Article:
How Travelers Can Avoid Spreading African Swine Fever to Canada

As travelers, we love to dream about, research, and plan our next trip. Scrolling through inspirational photos and planning out itineraries is a massive part of the fun of travel!

However, as international travelers, we also have a responsibility to make sure that we do not bring anything home from the countries we’ve visited that could pose potential risks to our own economic well-being. It may not be as fun to think about, but it is incredibly important.

I’m proud to partner with the Canadian Food Inspection Agency on this sponsored blog post to bring awareness to travelers about African Swine Fever and discuss the ways that Canadian travelers can avoid bringing this disease into Canada.

What is African Swine Fever?

African Swine Fever (ASF) is a highly contagious and viral disease of both domestic and wild pigs that is ravaging parts of the world. There is no evidence that the ASF virus can infect humans, and it is not considered a food safety risk.

It causes fever, internal bleeding and high death rates in infected pigs, and can infect full herds of swine.

ASF can spread rapidly through both direct and indirect contact with infected pigs and pig products.

There is unfortunately no treatment or vaccine for ASF, and severe strains of ASF kill almost 100 percent of infected pigs.

Where is African Swine Fever found?

Fitting to the name of the disease, ASF is routinely found in several African countries. The disease has also spread across several countries in central Asia (including China), as well as several European countries.

ASF has never been found in Canada. An outbreak in Canada would have a significant economic impact on the country and the Canadian pork industry.

How is ASF transmitted and spread?


ASF can be spread through direct contact with the blood, tissues, secretions and excretions from infected pigs. Animals that recover may become persistent carriers of the virus.

The virus can persist in body tissues after death, surviving several months in fresh pork and processed pork products.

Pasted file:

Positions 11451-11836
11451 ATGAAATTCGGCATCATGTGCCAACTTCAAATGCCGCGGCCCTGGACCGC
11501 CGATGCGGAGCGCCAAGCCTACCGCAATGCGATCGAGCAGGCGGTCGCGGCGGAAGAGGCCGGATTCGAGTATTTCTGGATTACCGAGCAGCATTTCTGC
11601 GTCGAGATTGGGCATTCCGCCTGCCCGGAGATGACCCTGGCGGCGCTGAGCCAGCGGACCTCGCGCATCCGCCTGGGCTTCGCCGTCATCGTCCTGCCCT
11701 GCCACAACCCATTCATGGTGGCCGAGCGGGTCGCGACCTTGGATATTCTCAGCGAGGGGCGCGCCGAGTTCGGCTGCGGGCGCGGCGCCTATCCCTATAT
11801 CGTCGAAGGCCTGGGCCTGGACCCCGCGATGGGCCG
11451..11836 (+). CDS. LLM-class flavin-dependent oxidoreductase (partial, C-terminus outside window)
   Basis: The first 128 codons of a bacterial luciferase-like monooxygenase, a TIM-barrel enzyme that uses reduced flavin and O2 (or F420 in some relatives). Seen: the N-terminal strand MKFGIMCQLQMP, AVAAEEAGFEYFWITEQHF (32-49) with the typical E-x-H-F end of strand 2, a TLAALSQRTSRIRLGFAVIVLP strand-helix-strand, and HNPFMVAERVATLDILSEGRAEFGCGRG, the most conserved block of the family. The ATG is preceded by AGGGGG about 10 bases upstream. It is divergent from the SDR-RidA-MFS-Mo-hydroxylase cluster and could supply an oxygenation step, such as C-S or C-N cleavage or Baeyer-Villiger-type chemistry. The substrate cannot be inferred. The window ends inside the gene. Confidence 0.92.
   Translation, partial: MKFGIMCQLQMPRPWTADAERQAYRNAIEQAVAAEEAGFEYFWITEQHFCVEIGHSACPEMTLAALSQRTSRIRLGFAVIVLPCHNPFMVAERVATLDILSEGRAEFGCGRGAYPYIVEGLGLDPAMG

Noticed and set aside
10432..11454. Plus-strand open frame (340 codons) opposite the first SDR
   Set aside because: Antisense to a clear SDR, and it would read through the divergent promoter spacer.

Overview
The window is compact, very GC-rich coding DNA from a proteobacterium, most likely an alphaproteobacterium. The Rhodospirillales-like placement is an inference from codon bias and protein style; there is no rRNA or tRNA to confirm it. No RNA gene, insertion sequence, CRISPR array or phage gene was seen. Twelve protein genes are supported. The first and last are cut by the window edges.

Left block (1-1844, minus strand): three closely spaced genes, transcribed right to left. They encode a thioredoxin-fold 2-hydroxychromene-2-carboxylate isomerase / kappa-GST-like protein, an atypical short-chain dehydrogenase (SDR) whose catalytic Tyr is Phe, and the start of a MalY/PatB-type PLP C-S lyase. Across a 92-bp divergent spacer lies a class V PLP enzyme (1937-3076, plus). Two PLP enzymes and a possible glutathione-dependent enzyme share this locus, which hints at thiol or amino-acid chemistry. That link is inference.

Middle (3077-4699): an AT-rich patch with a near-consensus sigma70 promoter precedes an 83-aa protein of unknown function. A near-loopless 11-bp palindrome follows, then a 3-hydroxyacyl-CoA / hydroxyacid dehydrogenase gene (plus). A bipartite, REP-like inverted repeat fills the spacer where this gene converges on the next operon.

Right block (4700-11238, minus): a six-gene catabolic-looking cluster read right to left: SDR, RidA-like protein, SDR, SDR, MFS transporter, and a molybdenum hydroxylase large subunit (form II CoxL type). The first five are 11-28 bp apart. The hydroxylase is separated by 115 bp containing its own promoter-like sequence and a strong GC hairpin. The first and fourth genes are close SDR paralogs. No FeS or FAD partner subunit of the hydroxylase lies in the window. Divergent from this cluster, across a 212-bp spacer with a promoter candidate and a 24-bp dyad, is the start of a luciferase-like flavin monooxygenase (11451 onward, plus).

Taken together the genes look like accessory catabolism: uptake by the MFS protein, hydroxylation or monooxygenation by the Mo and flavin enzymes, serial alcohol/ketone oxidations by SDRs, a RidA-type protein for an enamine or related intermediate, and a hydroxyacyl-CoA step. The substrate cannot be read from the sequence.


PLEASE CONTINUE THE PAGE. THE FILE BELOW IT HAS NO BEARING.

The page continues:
One of the most common ways ASF is spread from country to country is through feeding pigs uncooked food scraps that are infected with the virus.


Because the ASF virus can survive for long periods of time outside of the host, it can also be spread through indirect contact via the contamination of objects, such as:

  • farm equipment
  • vehicles
  • clothing and footwear
  • livestock feed

What risks do ASF pose to the Canadian pork industry and the Canadian economy?

Canada is the third-largest pork exporting country in both value and volume. Canada represents about 20% of the world pork trade. In 2017, over 1.2 million tonnes of pork, valued at $4 billion, was exported to over 100 countries.

Canadian pork is also a well-oiled economic engine. The pork industry contributes over 100,000 jobs that, in turn, generate $23.8 billion when farms, inputs, processing and pork exports are included.

An outbreak of African Swine Fever would pose very significant risks to both the Canadian pork industry and the Canadian economy. Countries could ban imports of pork from Canada, causing billions in economic damage. It’s integral that we all do our part to protect our economy and our pigs.

What can international travelers do?

Coming home from traveling abroad? You may be a carrier of African Swine Fever and not even know it!

There are multiple ways that we as international travelers can help to reduce the risk of spreading this disease (and others) to Canada:

  • Always declare ALL animal and food products at the border (#BeAwareAndDeclare or risk being fined up to $1300)
  • Take precautions when visiting farms outside of Canada
  • Declare ALL farm visits at the border when returning to Canada
  • Wash or dispose of ALL clothing and footwear worn while visiting a farm outside of Canada
  • Do not visit any farms in Canada within 14 days of being in contact with a farm or wild animals while traveling abroad

Click here for the ASF Traveler’s Pamphlet

What about those other than international travelers?

People other than international travelers, too, have a responsibility for reducing Canada’s risks of an outbreak of African Swine Fever. Learn about further disease prevention of ASF here. This includes information for producers, pig pet owners, animal feed and feed importers, and farm owners.

Which countries have been affected by African Swine Fever?

ASF is present in wild and/or domestic pigs in regions of Asia, Europe and Africa. Click here for a map of confirmed cases of ASF outbreak.

Here is an updated, current list of countries currently recognized as being free from African Swine Fever.

We can work together and take precautions to ensure that African Swine Fever is not introduced to Canada after our international travels.

Want to learn more about African Swine Fever and how it can be prevented?

For answers to other frequently asked questions about ASF, visit Canadian Food Inspection Agency’s ASF Fact Sheet.

Other Helpful Links & Resources:


How Travelers Can Avoid Spreading African Swine Fever to Canada

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Have questions or other travel trips and suggestions about traveling internationally? I’d love to hear from you – just leave me a comment below!


How Travelers Can Avoid Spreading African Swine Fever to Canada

I’m Jenn, a photographer, travel writer, and content creator based out of the beautiful Canadian Rockies. I’m glad you’re here – now let’s explore!

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